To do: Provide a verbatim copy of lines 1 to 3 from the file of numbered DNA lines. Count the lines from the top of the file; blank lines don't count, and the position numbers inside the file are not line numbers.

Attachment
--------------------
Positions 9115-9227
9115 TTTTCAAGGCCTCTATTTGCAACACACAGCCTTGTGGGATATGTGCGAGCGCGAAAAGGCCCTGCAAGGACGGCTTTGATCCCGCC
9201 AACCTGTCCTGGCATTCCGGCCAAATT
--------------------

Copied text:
Positions 9115-9227
9115 TTTTCAAGGCCTCTATTTGCAACACACAGCCTTGTGGGATATGTGCGAGCGCGAAAAGGCCCTGCAAGGACGGCTTTGATCCCGCC
9201 AACCTGTCCTGGCATTCCGGCCAAATT